Vanburen Missouri Museums
It's hard to believe we can host one of the best museums in the state, but Springfield offers both a large, small town and a welcoming environment.
Why you should go: The museum not only offers a wide range of exhibits on the history of the United States and its people, but you also have access to a large collection of artifacts from around the world, as well as a variety of educational programs.
The Fort Smith Museum of History, housed in the Atkinson - Williams Warehouse Building from 1907, has been preserving local stories for more than a century. Why you should go: The museum, which includes two log houses from around 1800, houses a large collection of artifacts from the United States and its people, as well as a variety of educational programs. It offers a wide range of exhibits on the history of the city, as frequently - changing exhibits on local history and local economy.
Connection to downtown Bentonville, where the Fort Smith Museum of History and the Arkansas State Museum Museum Museum District are located. Why you should go: The museum district includes downtown St. Louis, parts of downtown St. Louis, the University of Missouri - Kansas City and other downtown areas.
Why you should go: Connection to downtown Bentonville, where the Fort Smith Museum of History and the Arkansas State Museum and Museum District are located.
Why you should go: This area has a variety of exhibits, from the Missouri State Museum and Museum District to the Fort Smith Museum of History. This includes extensive exhibits on Missouri history, including the history and culture of the state and the history of Arkansas State University of Missouri. It displays a wide range of artifacts from the past, present and future of Missouri, such as artifacts, artifacts and artifacts of historical events. Why you shouldn't go: The Missouri Historical Society's Missouri History Museum in St. Louis County.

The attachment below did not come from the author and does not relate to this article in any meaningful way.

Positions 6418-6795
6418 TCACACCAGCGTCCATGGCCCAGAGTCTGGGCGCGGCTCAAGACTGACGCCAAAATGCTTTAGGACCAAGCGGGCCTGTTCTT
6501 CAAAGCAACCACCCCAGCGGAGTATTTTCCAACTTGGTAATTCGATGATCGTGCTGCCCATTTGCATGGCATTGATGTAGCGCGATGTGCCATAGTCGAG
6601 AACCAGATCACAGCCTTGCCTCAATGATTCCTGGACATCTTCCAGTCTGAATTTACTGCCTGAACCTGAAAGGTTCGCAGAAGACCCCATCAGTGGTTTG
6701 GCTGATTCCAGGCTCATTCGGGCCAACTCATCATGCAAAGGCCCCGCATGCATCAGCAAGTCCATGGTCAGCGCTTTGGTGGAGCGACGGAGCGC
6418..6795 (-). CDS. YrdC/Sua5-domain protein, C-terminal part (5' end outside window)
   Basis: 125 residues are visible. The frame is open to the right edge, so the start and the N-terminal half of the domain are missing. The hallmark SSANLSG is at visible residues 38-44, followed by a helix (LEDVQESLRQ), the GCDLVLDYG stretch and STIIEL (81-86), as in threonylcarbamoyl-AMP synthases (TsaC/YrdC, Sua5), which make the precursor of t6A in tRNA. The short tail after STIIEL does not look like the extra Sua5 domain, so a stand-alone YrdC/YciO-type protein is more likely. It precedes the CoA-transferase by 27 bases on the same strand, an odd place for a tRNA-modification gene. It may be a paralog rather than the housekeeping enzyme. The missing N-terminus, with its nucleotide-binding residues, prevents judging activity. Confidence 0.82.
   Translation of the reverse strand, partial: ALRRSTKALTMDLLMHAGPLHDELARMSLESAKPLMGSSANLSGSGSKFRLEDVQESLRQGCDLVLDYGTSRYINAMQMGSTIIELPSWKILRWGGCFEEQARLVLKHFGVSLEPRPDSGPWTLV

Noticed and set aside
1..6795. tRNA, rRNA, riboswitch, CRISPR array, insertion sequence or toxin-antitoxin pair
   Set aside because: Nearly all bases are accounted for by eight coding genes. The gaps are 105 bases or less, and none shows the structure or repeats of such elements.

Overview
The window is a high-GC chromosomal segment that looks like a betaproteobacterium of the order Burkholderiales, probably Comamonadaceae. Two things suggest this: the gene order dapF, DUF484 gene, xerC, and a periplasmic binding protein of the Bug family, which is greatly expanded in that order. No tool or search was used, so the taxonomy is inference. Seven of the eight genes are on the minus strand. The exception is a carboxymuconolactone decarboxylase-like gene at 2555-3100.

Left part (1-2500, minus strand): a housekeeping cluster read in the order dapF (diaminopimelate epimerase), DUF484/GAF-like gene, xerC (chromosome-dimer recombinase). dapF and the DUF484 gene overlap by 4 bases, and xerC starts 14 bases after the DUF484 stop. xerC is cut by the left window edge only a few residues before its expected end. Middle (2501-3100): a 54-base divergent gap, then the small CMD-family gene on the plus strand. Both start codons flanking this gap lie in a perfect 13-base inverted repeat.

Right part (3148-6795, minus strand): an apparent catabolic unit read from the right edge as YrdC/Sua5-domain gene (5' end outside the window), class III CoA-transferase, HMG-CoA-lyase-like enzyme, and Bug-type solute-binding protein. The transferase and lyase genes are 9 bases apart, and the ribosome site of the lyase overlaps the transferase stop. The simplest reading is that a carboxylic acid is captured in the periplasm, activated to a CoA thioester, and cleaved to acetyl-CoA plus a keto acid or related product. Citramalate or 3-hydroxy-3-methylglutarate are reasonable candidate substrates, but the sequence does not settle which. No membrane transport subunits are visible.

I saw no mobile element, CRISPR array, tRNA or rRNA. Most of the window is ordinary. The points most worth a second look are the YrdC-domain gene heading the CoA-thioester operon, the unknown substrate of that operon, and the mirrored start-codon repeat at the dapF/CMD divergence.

The exhibits include a frieze exhibited at the Arkansas House during the Chicago 1893 World's Fair, a mid-18th-century grandfather clock, and a Steinway piano made in 1860. The Titanic Museum in Branson is owned by John Joslyn, who later recovered artifacts from the Titanic. Among his most famous exhibits are the expedition artifacts of Lewis and Clark, some of which are on display in the current Route 66 exhibit.
The old Frisco depot also houses the Van Buren Visitor Centre, which provides information on other attractions in the city. Inside the Nature Centre, there are hands-on activities - exhibits for all ages, including a wildlife observation area, a museum with a variety of animals and plants and a natural history museum.
The Missouri-North Arkansas Railroad ran from Joplin, Missouri, to Helena, Arkansas, with the Shirley section completed in 1908 and the 1909 section. After 40 years of industry and economic opportunity, the Missouri and North Arkansas railroads closed in 1953. The National Park was part of the Ozark National Scenic Riverways until 2010, when the people of Missouri handed over the entire park, along with the Van Buren River and its St. Louis River tributary, to the National Park Service, which became part of the park. These include the old railway depot, the tracks and a number of other historic buildings.
The 1940 disaster washed away much of the water that had been carried from the St. Louis River and its tributary, the Van Buren, to Camp Chaffee at Fort Smith.
The result of the CCC's work in Big Spring has been preserved to this day, and the museum displays photographic memorabilia, including photos and photographs from the Civil War and World War II, as well as artifacts that show the history of the Missouri military and civil rights movement in the United States. Founded in 1866, the museum, which has rarely seen Missouri history, is one of the oldest in the country. It consists of a collection of more than 1,000 artifacts from around the state, the nation and the world, with a special focus on the civil rights movement in Missouri.
The Arkansas - Missouri Railroad offers a variety of tours through the history of the railroad, from its beginnings to the present day. Visit amrailroad.com for more information about the museum and a full list of stops along the route. The route includes stops in St. Louis, Kansas City, Jefferson City and Kansas State University, as well as stops at the Missouri State Museum and the Arkansas Museum of Natural History.
For a list of wineries and breweries across the state, visit the Arkansas Wine Trail at www. The trail passes through 10 breweries in St. Louis and surrounding cities, as well as stops at the Missouri State Museum and Missouri Museum of Natural History.
Museum officials recommend a full day, but suggest spending at least two hours enjoying their collections and exhibits. One of the best ways to experience history at the Missouri State Museum and Missouri Museum of Natural History is through a self-guided tour that takes place every spring.